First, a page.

The Anonymous Widower

Eurostar Confirms Start Date For Amsterdam – London Through Services

The title of this post is the same as that of this article on Railway Gazette.

Points made in the article include.

  • A preview service ran on February 4th.
  • Two services a day will run from Amsterdam Centraal to London from April 30th.
  • Journey times will be around four hours.
  • Through journeys from Rotterdam to London will be possible from May 18th.
  • Tickets will be available from February 11th.

I’m fairly sure that after the success of the London to Amsterdam Centraal service, which will be four trains per day (tpd), by the end of this year and five tpd by the end of 2021, that this could be the start of something similar.

  • Five tpd would mean a capacity of 4,500 passengers or about the same as eleven Ryanair 737 Max 8 aircraft.
  • Four hours between city centres.
  • Current prices for a trip this month are under fifty pounds or under ninety for Premium Economy.

As Paris has sixteen tpd and Brussels has seven tpd, I could see that five tpd will be increased.

  • All London to Amsterdam Centraal services stop at Brussels to pick up passengers.
  • I’m sure that a method will be found to allow Amsterdam Centraal to London trains to drop passengers at Brussels.
  • If Rotterdam will get direct services, surely Antwerp and Schipol Airport should as well.
  • Thalys between Paris and Amsterdam Centraal runs at 10 tpd.
  • Thalys and Eurostar are merging and surely Eurostar between London and Amsterdam Centraal and Thalys between Paris and Amsterdam Centraal should be combined between the Belgian and Dutch capitals.

Get the Brussels and Amsterdam Centraal route right, after the merger of Thalys and Eurostar and I can see the following.

  • Two trains per hour (tph) between Amsterdam Centraal and Brussels.
  • One tph starting in London and the other in Paris.
  • Ability to pick up and set down International and domestic passengers at the intermediate stations; Antwerp, Rotterdam and Schipol Airport.

Surely, if a two tph service works between London and Edinburgh is highly successful, two tph between Brussels and Amsterdam Centraal would be the same.

The same philosophy could then be applied to the London/Paris routes via Brussels to Cologne/Frankfurt.

  • Eurostar has stated it wants to serve the two German cities.
  • Thalys runs services between Paris and Dortmund via Brussels, Liege, Cologne and Essen.
  • The Thalys frequency between Paris and Cologne is five tpd.

The London and Paris services could combine to run a joint service into Germany.

  • Destinations could be Cologne, Dortmund and Frankfurt with stops at Liege and Aachen.
  • London and Germany could probably sustain the currently proposed Amsterdam frequency of five tpd.

I’m looking forward to taking a direct train from London to Cologne.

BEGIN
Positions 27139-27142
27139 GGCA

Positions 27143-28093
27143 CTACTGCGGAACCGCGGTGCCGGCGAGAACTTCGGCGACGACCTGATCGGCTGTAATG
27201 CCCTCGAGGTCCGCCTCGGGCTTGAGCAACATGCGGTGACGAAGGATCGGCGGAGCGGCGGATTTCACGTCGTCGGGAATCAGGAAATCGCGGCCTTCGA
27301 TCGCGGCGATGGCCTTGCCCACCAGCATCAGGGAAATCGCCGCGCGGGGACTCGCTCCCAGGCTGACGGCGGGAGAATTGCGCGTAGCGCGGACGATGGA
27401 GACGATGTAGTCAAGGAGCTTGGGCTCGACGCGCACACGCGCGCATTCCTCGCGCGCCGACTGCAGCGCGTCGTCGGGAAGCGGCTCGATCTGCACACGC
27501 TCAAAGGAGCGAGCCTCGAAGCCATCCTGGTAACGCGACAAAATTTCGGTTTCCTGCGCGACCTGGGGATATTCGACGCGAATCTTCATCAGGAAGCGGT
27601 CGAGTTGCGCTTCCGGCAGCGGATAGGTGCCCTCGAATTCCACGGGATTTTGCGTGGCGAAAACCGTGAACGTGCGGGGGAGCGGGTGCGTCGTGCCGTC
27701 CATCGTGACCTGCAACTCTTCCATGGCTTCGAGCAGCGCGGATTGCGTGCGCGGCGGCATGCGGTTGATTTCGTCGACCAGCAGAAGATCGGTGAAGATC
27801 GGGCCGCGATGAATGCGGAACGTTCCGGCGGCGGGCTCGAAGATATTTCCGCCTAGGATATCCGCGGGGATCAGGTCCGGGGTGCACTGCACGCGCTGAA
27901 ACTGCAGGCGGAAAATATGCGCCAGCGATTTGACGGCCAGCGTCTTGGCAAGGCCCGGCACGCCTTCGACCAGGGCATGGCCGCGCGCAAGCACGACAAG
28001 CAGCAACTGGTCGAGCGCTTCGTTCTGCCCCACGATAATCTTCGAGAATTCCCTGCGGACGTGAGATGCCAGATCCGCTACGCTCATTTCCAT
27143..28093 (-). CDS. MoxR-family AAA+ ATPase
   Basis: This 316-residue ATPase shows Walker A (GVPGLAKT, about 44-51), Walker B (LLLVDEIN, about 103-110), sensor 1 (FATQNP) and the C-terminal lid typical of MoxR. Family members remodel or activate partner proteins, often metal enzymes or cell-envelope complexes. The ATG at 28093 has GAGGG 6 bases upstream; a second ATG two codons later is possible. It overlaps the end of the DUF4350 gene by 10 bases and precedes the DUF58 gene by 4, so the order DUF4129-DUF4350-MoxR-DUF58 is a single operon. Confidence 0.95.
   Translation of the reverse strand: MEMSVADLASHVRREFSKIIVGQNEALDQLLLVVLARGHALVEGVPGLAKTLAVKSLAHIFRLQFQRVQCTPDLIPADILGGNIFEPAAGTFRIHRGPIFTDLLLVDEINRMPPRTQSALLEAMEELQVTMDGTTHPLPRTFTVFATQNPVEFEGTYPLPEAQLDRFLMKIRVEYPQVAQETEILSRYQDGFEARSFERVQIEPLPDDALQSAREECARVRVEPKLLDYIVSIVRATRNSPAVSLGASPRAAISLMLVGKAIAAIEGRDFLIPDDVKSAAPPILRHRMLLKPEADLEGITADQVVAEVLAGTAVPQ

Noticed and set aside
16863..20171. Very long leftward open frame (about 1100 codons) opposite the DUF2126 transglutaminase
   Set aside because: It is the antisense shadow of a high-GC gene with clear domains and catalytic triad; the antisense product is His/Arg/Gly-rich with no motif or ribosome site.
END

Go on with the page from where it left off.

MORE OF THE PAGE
February 5, 2020 - Posted by | Transport/Travel | , , , ,


  1. The Boeing 737 MAX series has been offered in four variants, offering 138 to 204 seats (Wikipedia).

    Therefore 4500 Eurostar passengers are not equivalent to the capacity of 11 Ryanair aircraft.

    Comment by Wolfgang Maresch | February 5, 2020 | Reply

    • I was only doing a rough calculation based on 200 seats.

      Comment by AnonW | February 5, 2020 | Reply

  2. For 5 Eurostar trains you need at least 22 Boeing 737 MAX to transport the same number of passengers.

    Comment by Wolfgang Maresch | February 5, 2020 | Reply

    • You’d need a lot more, as most people wouldn’t fly in them.

      Comment by AnonW | February 5, 2020 | Reply

  3. Article in the Daily Mail suggested that trains through to other places such as Italy, Spain & Portugal are on the cards. Obviously they aren’t aware of the gauge change to 5′ 6″ when you reach the Spanish border. TGVs reach Barcelona so I cannot see Eurostar reaching beyond there. Routes to Italy, Switzerland and east Europe are possible even with the different voltages on the catenaries.

    Comment by mauricegreed | February 5, 2020 | Reply

    • Spain is building some of their high speed lines to standard gauge, as under EU rules, high speed lines must be built to standard gauge.

      Comment by AnonW | February 5, 2020 | Reply

  4. I wonder if a Rotterdam service will mean the end of the Harwich-Hook v Holland “Rail/Sail Dutchflyer” service, at least for daytime sailings; (although the ferry would continue for cars/trucks presumably).

    If you can have easy/quick single-seat travel (no changes) at broadly similar price to Rail/Sail then why would you take the longer route via ferry?

    (It would be a bit more convenient if you live in East Anglia to go via Harwich as you would not be single seat from those locations–fiddly changes through London.)

    Comment by MilesT | February 6, 2020 | Reply

  5. From today there are tickets on sale for the two Amsterdam – London trains.
    There is however a problem with those departure and arrival times:
    The first train will leave at 7.47 a.m. For tourists this means that they would have to start with their breakfast at around 6 a.m.
    before travelling from their hotel to St. Pancras. Such a departure time is too early.
    The second train will arrive at around 10 p.m. For tourists this means that they only would arrive at their hotel at around 11 p.m.
    after passport control and then travelling to their hotel. Such an arrival time is too late.

    The Eurostar managers obviously do not understand the normal situation of those tourists whom they want to be their clients.

    Comment by Wolfgang Maresch | February 11, 2020 | Reply

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